The thirty-seventh of the See of Saint Mark (616-622). Andronicus was unanimously elected by the clergy and the bishops of the Coptic church. His election was universally acclaimed by the people of Alexandria to whom he was well known not only for his piety but also for his charitable character, since he gave generously to the poor of his community. Even the Chalcedonian dissidents among the inhabitants did not contest his nomination.

Andronicus was a man of immense wealth, and his family had a high social and political standing. His cousin became Alexandria’s chief administrator, “the head of the council of Alexandria,” according to the HISTORY OF THE PATRIARCHS (p. 484[220]). By vocation, Andronicus was an accomplished scribe, and although there is no record to prove that he was a theological scholar, he was undoubtedly a man of profound faith and a religious leader in his church. He was one of the very few laymen to attain the patriarchal dignity in Coptic history, for he was only a simple deacon in the Church of the Angelion at the time of his election. Though he was not a monk or a full-fledged presbyter, he remained a bachelor all his life and confined himself to a cell adjacent to the Church of the Angelion.

The reign of Andronicus came to pass during one of the most critical periods in Egyptian history, since it coincided with the last invasion of the country at the beginning of the seventh century and before the Arab conquest of 642. Egypt was still under rule during the reign of Emperor Heraclius (610-641). The Persians had no regard for Christianity and Christians. According to the History of the Patriarchs, their armies, under the leadership of the emperor Parviz, descended upon Egypt and the Egyptians like locusts and “trod them down as the oxen tread the thrashing floor, and collected their wealth and all that they had into his [Chosroes’] treasuries” (p. 484 [220]).

After the conquest of the country, the emperor dispatched a section of his armed forces, under the command of a certain Salar (probably a corruption of Shahr Baraz), to seize Alexandria and the adjacent district of in the northern Nile Delta. On his way toward the capital, the Persian commander surrounded the rich area of the ENATON monastery and seized all its establishments by storm. The Persians slaughtered all its monks save a few who succeeded in concealing themselves in hiding spots. The troops pillaged everywhere and denuded what was probably the richest of of all its wealth and vast possessions. They left the Enaton completely in ruins. Once a flourishing monastic institution, it disappeared from the map, never to rise again.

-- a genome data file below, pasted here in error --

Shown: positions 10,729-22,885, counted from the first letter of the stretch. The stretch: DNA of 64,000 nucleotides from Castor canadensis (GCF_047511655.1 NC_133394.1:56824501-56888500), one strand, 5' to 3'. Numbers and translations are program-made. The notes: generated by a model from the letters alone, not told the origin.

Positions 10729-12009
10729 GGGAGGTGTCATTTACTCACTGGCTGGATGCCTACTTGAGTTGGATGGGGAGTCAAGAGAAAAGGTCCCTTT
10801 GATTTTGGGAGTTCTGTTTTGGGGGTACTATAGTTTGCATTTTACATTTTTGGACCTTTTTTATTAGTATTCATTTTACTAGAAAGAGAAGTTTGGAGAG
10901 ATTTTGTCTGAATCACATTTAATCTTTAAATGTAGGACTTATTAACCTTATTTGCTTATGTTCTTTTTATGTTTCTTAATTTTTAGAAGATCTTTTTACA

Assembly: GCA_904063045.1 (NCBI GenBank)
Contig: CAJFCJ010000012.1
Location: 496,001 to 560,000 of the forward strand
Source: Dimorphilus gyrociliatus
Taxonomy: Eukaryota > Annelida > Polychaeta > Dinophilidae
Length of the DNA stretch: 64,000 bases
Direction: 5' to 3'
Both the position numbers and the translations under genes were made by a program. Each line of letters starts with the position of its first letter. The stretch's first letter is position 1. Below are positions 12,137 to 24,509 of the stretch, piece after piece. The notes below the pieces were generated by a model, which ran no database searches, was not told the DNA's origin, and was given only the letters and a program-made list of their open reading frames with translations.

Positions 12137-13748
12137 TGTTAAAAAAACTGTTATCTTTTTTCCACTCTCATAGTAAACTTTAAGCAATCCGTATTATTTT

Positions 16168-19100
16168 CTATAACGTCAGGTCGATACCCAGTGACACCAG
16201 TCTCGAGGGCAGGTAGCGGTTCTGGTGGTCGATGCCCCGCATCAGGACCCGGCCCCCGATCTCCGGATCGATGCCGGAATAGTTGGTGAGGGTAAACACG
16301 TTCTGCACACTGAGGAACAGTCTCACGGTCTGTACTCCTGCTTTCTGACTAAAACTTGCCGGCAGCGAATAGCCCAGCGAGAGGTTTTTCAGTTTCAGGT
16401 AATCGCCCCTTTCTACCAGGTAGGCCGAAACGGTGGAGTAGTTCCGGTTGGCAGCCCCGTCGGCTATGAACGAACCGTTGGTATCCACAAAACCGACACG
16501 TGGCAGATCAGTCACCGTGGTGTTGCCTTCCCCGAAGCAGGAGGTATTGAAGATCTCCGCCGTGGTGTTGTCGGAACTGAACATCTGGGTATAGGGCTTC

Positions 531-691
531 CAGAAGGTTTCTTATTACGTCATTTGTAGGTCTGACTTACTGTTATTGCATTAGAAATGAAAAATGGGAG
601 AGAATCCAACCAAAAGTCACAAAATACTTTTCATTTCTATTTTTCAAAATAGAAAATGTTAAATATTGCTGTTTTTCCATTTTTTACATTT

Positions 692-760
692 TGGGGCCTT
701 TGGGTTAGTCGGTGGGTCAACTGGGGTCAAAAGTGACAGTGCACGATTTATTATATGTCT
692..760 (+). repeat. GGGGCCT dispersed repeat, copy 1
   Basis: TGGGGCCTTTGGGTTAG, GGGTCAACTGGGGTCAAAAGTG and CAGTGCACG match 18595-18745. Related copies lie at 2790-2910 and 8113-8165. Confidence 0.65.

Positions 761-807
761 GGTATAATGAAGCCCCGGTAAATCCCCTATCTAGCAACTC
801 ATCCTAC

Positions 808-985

When the news of this terrible catastrophe reached Alexandria, its authorities decided to negotiate a peaceful surrender in the hope of saving the city from being sacked and ruined. Thus they opened the city gates to the invaders who entered it without lifting a finger. Apparently the Persians feigned a peaceful entry. After establishing themselves in headquarters later known as the of the Persians, they invited the young men of Alexandria from the age of to fifty years to go out of the walls for receiving a gift of twenty gold denarii each in a show of magnanimity.

The unsuspecting citizens, eighty thousand in number, responded, and as soon as they were assembled unarmed, Salar issued an immediate order to his troops to surround them and slay them all. After this sacrilege, the Persians left with their loads of loot and returned to Upper Egypt. When they reached the city of NIKIOU, a native traitor who may have been a Chalcedonian showed them the way to some adjacent monasteries, which were destroyed in the same way as all other places seized by the battalions.

It was not until the Byzantine was able later in his reign to recapture his lost territories that Egypt could shake off the yoke. Throughout that period, Andronicus remained hidden in his cell at the Angelion church. Although safe himself, he must have suffered at the loss of his people and the ruined monasteries. Within six years of his accession, he died on 20 Tubah, the day of his annual commemoration in Coptic churches.


  • Milne, J. A History of Egypt Under Rule. New York, 1898.